Emily-Kindness-400-px-sq    I am an artist-healer and cultural activist. The vitality and joy I find in dance and meditation were my lifeline through a major health crisis and are the inspiration for my teaching and healing practice. My two-year training in Women’s Ritual Dances with Laura Shannon is the foundation for my approach to dance as a sacred community art. My study of meditation with Spring Forest Qigong since 2006 continually deepens my understanding of how energy moves. For over twenty years I have been working for transformation – for justice that reflects our interdependence. My mediation training, experience teaching nonviolence in prisons, advocating for public policy and building interfaith and intercultural relationships influence how I understand movement and meditation as powerful tools for healing ourselves and the world. I have taught hundreds of classes and helped hundreds of people with healing. I love seeing my students and clients strengthen their connection with body, mind, and spirit and unlock their capacity to live vibrant, courageous lives.

 

Many people ask me how I ended up with such an unusual skill set. If you are curious to learn more about what makes me passionate about fringe things like qigong and ritual dance, I welcome you to read on.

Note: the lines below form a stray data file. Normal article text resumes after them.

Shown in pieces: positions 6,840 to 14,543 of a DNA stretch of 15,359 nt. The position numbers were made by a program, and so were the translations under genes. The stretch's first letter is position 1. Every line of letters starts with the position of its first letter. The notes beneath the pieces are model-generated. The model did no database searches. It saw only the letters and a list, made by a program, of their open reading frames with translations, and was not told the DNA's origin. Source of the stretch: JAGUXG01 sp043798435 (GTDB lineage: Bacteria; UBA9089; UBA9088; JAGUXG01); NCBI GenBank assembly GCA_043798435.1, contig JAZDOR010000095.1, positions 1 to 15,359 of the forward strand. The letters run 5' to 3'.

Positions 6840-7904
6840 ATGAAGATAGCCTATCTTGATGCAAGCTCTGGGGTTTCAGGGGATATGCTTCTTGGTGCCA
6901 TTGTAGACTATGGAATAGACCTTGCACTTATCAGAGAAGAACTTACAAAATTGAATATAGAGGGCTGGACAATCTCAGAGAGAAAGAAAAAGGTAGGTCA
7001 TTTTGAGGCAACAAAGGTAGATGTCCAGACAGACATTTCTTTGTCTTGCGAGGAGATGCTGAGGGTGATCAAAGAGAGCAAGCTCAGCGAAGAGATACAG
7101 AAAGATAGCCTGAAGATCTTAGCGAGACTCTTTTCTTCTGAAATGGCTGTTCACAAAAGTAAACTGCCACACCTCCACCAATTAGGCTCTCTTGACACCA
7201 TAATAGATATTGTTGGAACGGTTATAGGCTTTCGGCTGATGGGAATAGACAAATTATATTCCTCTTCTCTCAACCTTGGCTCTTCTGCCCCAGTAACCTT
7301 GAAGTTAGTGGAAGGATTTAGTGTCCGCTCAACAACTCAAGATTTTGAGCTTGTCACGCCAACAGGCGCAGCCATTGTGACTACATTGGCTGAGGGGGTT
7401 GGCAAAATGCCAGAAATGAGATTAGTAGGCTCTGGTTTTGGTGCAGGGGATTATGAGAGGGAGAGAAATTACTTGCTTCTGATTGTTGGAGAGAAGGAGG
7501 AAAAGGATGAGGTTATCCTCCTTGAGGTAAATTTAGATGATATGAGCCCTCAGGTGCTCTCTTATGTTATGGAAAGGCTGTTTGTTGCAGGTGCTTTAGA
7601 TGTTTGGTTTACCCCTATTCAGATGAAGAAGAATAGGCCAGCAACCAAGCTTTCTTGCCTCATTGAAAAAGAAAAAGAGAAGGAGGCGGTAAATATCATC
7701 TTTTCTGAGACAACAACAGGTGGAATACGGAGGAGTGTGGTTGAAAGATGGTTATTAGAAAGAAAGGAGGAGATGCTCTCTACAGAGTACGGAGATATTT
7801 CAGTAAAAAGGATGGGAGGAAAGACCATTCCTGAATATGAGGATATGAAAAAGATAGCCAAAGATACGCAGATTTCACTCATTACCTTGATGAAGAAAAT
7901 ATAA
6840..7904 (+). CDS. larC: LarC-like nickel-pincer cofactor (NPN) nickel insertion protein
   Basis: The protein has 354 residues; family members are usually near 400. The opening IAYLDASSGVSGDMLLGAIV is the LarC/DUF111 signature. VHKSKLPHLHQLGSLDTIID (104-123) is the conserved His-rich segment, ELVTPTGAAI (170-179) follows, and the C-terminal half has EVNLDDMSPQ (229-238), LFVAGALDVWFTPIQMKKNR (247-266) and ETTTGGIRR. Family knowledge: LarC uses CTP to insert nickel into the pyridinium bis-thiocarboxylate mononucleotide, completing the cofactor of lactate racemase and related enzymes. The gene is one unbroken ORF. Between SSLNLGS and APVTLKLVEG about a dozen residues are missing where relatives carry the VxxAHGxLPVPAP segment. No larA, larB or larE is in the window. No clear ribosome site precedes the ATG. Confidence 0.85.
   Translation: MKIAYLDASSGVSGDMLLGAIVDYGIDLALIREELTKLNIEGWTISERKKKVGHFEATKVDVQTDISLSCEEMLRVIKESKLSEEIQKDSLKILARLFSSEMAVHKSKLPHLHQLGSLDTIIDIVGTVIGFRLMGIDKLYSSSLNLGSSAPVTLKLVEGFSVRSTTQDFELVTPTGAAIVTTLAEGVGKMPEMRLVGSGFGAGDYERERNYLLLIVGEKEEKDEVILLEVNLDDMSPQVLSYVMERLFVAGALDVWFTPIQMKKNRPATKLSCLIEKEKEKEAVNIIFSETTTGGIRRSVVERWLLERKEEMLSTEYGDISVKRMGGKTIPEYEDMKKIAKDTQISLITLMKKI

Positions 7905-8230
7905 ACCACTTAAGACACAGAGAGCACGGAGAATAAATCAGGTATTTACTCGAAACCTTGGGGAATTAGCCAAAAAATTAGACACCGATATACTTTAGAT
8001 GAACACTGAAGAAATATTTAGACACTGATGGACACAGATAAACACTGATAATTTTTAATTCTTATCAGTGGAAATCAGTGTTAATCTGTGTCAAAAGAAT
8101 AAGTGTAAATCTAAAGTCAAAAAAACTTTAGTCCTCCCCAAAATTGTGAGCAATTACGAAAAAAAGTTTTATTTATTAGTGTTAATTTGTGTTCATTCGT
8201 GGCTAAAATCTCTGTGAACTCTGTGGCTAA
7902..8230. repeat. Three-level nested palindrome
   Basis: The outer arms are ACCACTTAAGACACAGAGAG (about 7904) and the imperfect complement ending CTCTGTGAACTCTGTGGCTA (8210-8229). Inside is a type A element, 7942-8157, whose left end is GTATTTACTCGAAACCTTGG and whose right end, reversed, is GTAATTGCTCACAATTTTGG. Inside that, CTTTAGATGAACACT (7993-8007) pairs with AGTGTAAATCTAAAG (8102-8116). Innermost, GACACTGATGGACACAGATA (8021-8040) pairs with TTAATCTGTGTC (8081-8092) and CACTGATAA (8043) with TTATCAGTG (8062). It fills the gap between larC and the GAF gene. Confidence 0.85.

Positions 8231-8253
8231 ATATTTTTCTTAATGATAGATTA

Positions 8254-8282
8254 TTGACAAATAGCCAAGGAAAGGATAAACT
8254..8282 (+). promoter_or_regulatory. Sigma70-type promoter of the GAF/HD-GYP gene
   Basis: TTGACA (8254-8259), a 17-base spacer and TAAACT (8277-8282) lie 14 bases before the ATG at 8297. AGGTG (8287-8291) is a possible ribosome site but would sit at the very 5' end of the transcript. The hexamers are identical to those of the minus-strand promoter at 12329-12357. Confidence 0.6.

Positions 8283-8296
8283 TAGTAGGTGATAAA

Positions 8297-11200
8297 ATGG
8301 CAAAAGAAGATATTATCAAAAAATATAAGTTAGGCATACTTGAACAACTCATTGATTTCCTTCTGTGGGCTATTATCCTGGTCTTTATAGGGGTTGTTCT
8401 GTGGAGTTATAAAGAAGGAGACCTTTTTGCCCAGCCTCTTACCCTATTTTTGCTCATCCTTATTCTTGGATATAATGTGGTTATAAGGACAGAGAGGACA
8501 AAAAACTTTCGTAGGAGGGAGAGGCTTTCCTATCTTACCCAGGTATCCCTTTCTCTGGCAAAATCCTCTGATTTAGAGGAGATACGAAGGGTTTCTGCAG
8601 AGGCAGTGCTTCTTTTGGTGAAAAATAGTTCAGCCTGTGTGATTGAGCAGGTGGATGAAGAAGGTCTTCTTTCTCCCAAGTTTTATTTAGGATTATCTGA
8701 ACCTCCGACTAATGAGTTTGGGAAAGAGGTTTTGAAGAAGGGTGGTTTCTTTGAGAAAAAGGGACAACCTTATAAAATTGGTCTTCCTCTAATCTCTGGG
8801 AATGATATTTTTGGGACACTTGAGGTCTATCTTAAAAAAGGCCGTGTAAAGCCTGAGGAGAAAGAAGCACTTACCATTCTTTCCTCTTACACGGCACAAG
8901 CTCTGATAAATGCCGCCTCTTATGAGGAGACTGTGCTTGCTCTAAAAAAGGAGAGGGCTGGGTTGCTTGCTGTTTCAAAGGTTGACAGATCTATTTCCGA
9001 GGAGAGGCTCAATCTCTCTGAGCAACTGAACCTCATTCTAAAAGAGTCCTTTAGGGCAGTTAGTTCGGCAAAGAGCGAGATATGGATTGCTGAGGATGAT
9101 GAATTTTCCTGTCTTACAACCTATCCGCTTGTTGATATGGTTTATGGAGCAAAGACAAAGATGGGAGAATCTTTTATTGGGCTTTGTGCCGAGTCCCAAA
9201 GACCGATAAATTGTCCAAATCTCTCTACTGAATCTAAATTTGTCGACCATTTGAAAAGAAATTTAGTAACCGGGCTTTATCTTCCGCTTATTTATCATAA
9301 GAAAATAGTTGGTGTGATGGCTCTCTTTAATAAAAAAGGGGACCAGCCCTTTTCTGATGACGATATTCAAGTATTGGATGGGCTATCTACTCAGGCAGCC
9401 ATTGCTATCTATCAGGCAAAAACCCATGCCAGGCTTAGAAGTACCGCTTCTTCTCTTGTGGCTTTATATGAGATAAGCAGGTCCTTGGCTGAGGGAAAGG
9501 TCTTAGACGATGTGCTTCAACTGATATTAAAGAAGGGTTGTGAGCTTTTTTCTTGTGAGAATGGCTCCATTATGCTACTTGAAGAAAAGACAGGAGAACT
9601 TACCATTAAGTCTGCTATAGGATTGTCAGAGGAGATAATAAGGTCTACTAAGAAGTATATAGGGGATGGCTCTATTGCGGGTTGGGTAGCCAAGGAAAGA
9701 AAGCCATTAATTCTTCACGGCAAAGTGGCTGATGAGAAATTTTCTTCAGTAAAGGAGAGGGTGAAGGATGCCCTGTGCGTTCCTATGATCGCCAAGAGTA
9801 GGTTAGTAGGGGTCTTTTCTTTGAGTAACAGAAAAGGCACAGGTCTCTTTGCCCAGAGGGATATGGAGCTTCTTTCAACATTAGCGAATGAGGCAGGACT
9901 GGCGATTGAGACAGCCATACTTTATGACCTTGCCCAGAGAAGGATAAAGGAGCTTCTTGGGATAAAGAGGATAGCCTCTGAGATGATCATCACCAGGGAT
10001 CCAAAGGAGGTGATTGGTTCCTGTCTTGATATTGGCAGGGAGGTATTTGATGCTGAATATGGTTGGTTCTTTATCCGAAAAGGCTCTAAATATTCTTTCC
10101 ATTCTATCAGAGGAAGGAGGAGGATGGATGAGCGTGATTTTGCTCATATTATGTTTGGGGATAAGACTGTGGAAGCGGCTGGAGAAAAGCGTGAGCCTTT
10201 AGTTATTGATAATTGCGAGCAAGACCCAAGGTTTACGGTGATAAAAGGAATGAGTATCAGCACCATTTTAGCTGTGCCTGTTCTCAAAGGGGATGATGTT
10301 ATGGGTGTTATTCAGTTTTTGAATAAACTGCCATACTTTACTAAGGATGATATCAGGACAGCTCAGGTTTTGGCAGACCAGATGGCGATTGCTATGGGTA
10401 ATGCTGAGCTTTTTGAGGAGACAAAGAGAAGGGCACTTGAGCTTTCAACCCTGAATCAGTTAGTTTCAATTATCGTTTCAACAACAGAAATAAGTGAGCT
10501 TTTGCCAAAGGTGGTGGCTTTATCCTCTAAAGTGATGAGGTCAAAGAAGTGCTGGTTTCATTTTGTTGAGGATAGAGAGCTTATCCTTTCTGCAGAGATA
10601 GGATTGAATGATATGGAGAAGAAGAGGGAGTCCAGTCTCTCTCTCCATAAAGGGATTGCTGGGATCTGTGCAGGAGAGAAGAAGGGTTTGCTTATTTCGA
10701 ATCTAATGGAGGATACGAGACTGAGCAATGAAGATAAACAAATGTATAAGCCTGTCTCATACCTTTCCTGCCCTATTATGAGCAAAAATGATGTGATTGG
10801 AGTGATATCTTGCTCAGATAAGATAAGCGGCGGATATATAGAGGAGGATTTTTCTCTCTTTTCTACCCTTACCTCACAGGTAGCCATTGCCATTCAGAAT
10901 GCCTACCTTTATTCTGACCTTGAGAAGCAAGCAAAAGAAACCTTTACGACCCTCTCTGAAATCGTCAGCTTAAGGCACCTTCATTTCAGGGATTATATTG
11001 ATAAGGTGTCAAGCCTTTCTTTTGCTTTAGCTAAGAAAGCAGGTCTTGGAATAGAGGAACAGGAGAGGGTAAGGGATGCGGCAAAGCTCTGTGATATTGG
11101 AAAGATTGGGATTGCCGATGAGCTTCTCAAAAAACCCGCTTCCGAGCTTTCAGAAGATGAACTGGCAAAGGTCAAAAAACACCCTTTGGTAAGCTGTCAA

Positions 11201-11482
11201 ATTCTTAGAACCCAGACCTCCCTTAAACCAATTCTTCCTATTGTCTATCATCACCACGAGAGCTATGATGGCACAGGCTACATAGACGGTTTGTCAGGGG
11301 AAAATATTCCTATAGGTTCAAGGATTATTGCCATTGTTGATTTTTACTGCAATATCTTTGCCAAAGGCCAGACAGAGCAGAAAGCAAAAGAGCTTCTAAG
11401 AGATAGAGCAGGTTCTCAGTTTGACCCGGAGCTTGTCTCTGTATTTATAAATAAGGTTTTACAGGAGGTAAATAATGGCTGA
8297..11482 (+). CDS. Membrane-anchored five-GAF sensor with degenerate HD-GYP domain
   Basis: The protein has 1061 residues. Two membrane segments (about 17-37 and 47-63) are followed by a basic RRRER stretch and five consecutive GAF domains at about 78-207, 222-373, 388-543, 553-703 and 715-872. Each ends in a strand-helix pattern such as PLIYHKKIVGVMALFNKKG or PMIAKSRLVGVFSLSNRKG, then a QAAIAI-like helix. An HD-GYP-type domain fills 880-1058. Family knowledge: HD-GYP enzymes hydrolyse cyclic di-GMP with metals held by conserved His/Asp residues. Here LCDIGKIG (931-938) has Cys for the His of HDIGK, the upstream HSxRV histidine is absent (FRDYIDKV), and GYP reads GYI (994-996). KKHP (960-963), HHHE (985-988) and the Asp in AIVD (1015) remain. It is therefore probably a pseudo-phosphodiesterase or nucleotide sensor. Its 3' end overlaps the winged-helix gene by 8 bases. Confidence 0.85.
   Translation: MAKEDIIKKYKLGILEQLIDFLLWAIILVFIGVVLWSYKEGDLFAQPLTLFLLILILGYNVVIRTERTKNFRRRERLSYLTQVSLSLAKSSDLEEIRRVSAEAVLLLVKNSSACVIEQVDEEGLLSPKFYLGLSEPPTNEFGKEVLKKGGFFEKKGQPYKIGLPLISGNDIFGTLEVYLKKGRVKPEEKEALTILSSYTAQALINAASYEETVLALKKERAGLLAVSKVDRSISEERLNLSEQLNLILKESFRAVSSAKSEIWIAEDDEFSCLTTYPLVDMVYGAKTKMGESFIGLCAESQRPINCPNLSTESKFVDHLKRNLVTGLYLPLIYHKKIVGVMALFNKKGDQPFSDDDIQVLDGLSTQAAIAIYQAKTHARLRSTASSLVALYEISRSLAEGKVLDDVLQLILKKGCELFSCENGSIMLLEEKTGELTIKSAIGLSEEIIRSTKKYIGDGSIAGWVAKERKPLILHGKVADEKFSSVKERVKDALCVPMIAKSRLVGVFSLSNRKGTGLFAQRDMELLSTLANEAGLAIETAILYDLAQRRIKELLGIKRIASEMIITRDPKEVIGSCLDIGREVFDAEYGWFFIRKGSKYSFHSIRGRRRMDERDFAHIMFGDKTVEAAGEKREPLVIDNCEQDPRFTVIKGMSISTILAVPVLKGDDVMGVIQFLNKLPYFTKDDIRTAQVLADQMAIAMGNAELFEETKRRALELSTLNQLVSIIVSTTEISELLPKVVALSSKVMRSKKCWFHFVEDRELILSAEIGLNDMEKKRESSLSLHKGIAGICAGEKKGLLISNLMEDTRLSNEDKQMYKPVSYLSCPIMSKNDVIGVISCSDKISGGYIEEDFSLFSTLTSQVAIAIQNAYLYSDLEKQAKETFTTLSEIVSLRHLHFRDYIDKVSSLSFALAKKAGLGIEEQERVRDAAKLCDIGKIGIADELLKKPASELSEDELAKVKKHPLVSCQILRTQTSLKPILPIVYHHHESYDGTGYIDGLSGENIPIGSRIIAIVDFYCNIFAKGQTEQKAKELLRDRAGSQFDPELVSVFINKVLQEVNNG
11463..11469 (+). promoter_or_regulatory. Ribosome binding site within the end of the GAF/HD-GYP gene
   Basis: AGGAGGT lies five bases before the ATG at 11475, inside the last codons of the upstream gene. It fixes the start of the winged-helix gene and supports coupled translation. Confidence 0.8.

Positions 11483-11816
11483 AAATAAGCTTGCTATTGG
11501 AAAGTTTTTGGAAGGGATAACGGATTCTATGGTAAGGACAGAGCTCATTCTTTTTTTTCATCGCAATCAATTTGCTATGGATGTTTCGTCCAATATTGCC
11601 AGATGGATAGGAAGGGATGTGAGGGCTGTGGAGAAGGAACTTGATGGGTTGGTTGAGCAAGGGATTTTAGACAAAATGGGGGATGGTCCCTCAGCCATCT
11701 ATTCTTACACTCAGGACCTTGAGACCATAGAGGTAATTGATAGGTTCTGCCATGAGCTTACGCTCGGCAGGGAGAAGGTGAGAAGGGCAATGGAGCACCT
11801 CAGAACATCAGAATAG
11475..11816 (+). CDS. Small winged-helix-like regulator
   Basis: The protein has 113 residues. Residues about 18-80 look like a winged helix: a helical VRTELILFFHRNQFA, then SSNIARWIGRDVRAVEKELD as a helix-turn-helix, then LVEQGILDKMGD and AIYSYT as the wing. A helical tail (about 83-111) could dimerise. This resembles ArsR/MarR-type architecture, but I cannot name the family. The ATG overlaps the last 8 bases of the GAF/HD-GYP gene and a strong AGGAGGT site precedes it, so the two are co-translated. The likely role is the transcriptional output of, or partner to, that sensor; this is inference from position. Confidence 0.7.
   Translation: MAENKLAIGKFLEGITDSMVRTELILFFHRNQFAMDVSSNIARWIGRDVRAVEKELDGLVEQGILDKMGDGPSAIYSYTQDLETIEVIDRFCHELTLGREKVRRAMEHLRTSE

My Anchors in Art and Culture

I have always loved to dance. If a movie has great costumes and dance routines, I’ll probably like it. I studied ballet from a young age yet a series of injuries as a teenager left me questioning if I was going to be able to dance again. I dabbled in dance composition and modern dance. Then I finally came home to dancing again in my late twenties when I was introduced to Sacred Circle Dancing.

I fell in love with these participatory, community-building, prayerful circle dances. The ritual dances from the Balkans were particularly alive for me–I could literally feel a life force well up in me through their repeating patterns. When I found myself in a health crisis, connected to an IV, I found dancing could override my all-consuming stress and bring me to the present. During that time I realized that even though my heritage is from Western Europe, the dance traditions of Eastern Europe and Asia Minor had adopted me.

Laura Shannon is an especially significant teacher for me. She unlocked my connection to the life energy in these dances. I’ve studied this dance form with many other teachers and also performed professionally for three years with Ethnic Dance Theatre, one of the top ethnic dance ensembles in the country. My experience with Ethnic Dance Theatre solidified within me the power of live music and costuming to strengthen the full embodiment of the dance.

I view any dance as a cultural expression of our relationship with each other and the earth. I realized that part of what was making me feel so alive was the way the dance styles reflect an entirely different relationship to the earth. Through dancing I understood with my body what sustainability feels like. I believe that many dance traditions from around the world are living wisdom traditions that can help guide us in restoring our relationship with each other and the earth.